—Lev Grossman, Time

“Nabokov fans and scholars have reason to thank Dmitri for publishing this invaluable glimpse into the way his brilliant father worked . . . Its publication feels like a generous gift to readers . . . Although Nabokov’s last novel is especially intriguing to its devotees, readers whose familiarity with Nabokov’s work is limited to his most famous novel, Lolita, will also find plenty of interest . . . The book is filled with sly wit and memorable images . . . The presentation of the material [is] dazzlingly clever . . . Tantalizing, fascinating.”—Heller McAlpin, Christian Science Monitor

“Nabokov wrote these manuscript fragments in his final years, yet he never loses his trademark ear for wordplay or graceful rhythms . . . Nabokov’s wit has proved to be immortal . . . For readers greedy for one last literary adventure with the genius, this book is a remarkable final chance. A chance few die-hard Nabokov lovers would dare miss.”—Andrea Hoag, St. Louis Post-Dispatch

“Magnificently packaged [and] a fast read . . . The sentences are polished to a Nabokovian luster . . . These ghostly notes can only add a few more inches to his pedestal.”—Craig Seligman, Bloomberg News

“For centuries, I predict, scholars of narrative will focus on the opening chapter of The Original of Laura as proof of the new finds to be made in fiction . . . The opening shows Nabokov at the peak of his powers . . . Readers will be teased and tantalized by the other strands of story. Some will be fascinated by peeks into the workshop of genius and by playing at a puzzle with pieces missing. And everyone who buys the book will love Chip Kidd’s design . . . Better published than I could have imagined.”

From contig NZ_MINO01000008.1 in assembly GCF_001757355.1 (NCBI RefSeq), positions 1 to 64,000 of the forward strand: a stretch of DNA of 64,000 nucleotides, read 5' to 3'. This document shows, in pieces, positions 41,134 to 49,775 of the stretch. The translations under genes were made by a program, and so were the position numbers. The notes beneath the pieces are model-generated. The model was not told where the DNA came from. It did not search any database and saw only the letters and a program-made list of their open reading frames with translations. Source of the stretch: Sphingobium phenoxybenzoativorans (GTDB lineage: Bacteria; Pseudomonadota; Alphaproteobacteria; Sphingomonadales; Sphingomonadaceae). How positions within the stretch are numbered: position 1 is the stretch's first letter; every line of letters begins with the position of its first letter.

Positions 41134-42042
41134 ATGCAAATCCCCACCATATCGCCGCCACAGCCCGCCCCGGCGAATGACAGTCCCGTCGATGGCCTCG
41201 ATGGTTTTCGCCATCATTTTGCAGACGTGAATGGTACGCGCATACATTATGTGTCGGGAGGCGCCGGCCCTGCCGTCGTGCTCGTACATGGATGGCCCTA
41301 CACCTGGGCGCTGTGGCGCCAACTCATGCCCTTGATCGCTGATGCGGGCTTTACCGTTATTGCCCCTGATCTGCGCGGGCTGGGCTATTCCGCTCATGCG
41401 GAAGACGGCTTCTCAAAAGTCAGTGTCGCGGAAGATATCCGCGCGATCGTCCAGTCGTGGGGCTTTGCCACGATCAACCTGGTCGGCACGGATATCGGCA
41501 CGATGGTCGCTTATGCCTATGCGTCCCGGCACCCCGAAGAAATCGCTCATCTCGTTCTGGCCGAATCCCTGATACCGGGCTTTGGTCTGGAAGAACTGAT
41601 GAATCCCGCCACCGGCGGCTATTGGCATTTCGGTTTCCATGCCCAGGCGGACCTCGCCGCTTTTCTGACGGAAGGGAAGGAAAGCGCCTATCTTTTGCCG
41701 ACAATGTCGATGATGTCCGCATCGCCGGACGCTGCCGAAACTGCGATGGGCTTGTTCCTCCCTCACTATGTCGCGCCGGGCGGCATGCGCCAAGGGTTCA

—Brian Boyd, Financial Times

“Nabokov observed that if you want to know whether a piece of writing is any good, you should wait for ‘the telltale tingle between the shoulder-blades.’ Laura is packed with these moments, although tingling is too gentle a sensation to capture what happens when one of Nabokov’s phrases really strikes home. It is more like being hit by a dum-dum bullet. His phrases enter through the eyes and expand in the mind.”
—Robert Douglas-Fairhurst, Spectator

“A fascinating read on many levels . . . An exquisite thing . . . Laura offers just enough of the familiar Nabokovian pleasure to be enjoyable as a straightforward read: style, invention, humor, occasional sprays of archaic vocabulary. But its deepest pleasure is the one Nabokov wanted us never to have: a peek at the imperfect, ordering intelligence behind all of his finished products . . . It’s like seeing an unfinished Michelangelo sculpture–one of those rough, half-formed giants straining to step out of its marble block. It’s even more powerful, to a different part of the brain, than the polish of a David or a Lolita. It humanizes the perfection.”
—Sam Anderson, New York

“The book is deeply interesting, not so much for what it thinks itself to be as for what we know it is: a master’s final work . . . This edition is a triumph of the book maker’s art, and the design is masterly.”
—John Banville, BookForum